Wednesday, April 1, 2009
Q: Introduce us to yourself and your company.
Hello all, my name is Harry Crane and I head up the newly created Television Department at the Sterling Cooper advertising agency.
Q: Interactive Producers come from all walks of life, they are a hybrid of talents, tell us about your background and how you got interested in digital production?
I originally started off as a media buyer until I was recently appointed the head producer of Sterling Cooper's newly formed television department. The department is pretty small right now, it originally consisted solely of me until I expanded the department by adding a script reviewer.
Q: How do you stay on top of emerging technologies and keep your team informed and motivated?
Well since its initial launch in the U.S. in 1940, TV commercials have become one of the most effective, persuasive, and popular method of selling products of many sorts, especially consumer goods. We are still in the pretty early stages of TV and there is a long way to go before we start to see what this square box can do. For now I watch tons of commercials and even try to think of ways to adapt what some of those folks in Hollywood are doing on the big screen for the small screen. Its pretty neat if you think about it.
Q: What does your ideal client/project look like?
My ideal client would have to be a brand that is willing to think outside of the box and take a risk on putting more of their campaign dollars into television or broadcast as we call it in the industry. A client who can see past the obvious limitations of what the current state of Television is and realize that as early adopters it is we who are now pushing the envelope and who will take this new platform to the next level. Trust me when I say that it will be the innovators in this new platform, the clients who take a chance, who will adapt to it quicker and ultimately be ahead of the game when everyone else jumps on the band wagon.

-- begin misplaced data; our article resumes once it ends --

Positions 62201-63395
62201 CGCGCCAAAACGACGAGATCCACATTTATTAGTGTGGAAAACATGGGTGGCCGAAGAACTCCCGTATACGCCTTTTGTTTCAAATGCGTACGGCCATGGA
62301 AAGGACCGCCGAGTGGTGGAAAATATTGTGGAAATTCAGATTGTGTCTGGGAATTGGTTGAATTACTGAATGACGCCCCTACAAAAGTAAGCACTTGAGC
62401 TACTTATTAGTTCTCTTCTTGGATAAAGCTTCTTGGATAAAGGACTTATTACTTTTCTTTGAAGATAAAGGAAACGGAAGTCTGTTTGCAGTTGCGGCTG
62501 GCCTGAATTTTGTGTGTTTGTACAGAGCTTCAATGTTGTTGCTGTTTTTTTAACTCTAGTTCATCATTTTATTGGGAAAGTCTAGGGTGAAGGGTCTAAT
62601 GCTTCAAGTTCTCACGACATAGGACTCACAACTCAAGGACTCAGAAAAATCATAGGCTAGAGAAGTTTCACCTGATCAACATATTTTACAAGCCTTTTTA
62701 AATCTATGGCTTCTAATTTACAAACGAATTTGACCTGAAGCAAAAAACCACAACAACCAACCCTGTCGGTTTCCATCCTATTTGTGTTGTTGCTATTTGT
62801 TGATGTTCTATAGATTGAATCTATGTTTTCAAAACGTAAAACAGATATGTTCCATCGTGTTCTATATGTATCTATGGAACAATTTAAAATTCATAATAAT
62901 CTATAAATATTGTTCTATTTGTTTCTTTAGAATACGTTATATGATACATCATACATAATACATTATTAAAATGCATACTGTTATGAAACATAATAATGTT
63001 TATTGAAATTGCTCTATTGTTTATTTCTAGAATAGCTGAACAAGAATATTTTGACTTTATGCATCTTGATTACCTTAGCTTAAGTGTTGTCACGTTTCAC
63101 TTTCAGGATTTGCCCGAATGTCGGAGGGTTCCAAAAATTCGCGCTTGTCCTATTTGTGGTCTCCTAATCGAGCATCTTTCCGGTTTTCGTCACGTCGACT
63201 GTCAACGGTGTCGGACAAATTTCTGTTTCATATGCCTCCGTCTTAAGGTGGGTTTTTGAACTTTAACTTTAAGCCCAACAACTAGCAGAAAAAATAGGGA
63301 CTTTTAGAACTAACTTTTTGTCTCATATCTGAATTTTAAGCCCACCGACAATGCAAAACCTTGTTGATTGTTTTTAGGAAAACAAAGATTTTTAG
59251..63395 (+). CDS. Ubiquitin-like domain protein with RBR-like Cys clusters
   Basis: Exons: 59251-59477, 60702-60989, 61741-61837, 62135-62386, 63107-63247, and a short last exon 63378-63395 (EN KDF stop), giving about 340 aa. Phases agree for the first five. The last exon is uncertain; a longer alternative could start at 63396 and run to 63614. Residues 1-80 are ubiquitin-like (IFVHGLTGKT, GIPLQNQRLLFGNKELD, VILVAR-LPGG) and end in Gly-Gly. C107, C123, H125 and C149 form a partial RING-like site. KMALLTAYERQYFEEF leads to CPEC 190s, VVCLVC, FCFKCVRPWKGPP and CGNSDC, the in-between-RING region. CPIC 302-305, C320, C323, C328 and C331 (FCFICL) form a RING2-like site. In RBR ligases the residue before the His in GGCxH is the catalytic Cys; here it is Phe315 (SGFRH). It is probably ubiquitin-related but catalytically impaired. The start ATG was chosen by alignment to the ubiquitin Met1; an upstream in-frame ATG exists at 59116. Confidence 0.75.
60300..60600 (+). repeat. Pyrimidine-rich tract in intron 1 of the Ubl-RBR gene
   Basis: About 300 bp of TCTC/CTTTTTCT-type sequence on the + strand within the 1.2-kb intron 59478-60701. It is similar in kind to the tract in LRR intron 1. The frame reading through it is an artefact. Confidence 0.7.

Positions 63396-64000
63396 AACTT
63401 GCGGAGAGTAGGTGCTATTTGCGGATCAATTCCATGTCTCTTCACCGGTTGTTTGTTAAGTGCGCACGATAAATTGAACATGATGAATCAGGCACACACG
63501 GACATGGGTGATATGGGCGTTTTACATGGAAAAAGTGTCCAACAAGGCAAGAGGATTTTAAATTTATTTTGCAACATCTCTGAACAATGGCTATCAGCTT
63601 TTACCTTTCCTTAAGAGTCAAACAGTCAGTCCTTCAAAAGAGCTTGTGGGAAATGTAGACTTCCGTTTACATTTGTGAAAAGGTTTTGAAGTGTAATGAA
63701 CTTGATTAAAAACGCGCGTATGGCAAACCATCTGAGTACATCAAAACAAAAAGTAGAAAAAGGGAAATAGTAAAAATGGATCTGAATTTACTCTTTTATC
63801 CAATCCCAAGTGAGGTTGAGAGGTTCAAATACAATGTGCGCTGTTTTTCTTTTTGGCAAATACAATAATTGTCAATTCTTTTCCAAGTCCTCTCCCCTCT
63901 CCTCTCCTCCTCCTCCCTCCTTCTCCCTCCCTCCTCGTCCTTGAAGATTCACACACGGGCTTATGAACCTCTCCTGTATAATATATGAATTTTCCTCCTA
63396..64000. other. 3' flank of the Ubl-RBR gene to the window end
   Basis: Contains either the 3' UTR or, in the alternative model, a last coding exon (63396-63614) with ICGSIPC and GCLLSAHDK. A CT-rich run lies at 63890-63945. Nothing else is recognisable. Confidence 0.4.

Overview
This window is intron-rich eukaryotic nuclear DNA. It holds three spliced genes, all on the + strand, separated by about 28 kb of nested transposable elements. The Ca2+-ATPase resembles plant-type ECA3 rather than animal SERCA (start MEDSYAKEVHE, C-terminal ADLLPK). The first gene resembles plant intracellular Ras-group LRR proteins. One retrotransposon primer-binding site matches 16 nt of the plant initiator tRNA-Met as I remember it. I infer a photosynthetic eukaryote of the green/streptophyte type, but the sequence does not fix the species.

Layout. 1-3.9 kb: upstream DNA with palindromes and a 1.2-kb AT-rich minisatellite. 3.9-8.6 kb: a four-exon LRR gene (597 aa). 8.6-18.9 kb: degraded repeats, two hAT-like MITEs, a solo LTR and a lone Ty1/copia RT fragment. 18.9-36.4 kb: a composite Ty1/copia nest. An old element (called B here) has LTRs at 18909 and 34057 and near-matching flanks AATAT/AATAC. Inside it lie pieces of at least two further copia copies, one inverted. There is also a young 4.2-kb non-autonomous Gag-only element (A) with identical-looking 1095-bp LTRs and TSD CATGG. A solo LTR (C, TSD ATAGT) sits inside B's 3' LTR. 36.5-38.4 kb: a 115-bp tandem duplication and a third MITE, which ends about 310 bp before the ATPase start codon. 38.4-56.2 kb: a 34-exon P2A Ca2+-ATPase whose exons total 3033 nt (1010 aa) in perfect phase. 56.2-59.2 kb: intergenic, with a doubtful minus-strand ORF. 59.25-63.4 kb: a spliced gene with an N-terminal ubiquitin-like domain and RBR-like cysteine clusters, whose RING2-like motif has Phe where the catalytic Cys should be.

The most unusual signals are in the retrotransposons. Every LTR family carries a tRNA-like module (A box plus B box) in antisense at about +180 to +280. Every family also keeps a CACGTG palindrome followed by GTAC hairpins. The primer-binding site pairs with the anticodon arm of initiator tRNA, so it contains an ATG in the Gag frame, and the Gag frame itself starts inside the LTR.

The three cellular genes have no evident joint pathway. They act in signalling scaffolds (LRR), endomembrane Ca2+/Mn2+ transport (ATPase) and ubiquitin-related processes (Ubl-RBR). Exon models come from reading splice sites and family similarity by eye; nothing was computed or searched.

Q: How do you educate your clients and set realistic expectations for a project?
Well not many people really know what the Television is truly capable of in terms of being a new platform for advertising in more robust and creative ways. Sure print is great, but TV has so much more punch. What I try to do is to give them a bit of a background as to what the technology behind Television is all about but then I give them a glimpse into the future! That is when they get excited. True perhaps I do set some pretty high expectations but I am just so darn excited about creating content for an emerging platform.
Q: What was the best project you have ever worked on?
Well I must say I am a bit biased because it was the project that landed me in my new position. It would be the Belle Jolie project I worked on with a copywriter here at Sterling named Peggy Olson. The reason this was an ideal project is that I took the risk of proposing to a representative of Belle Jolie that the cosmetics company sponsor a controversial viral television drama. The rep declined, but Bertram appreciated my initiative for forward thinking and let me start our new Television department.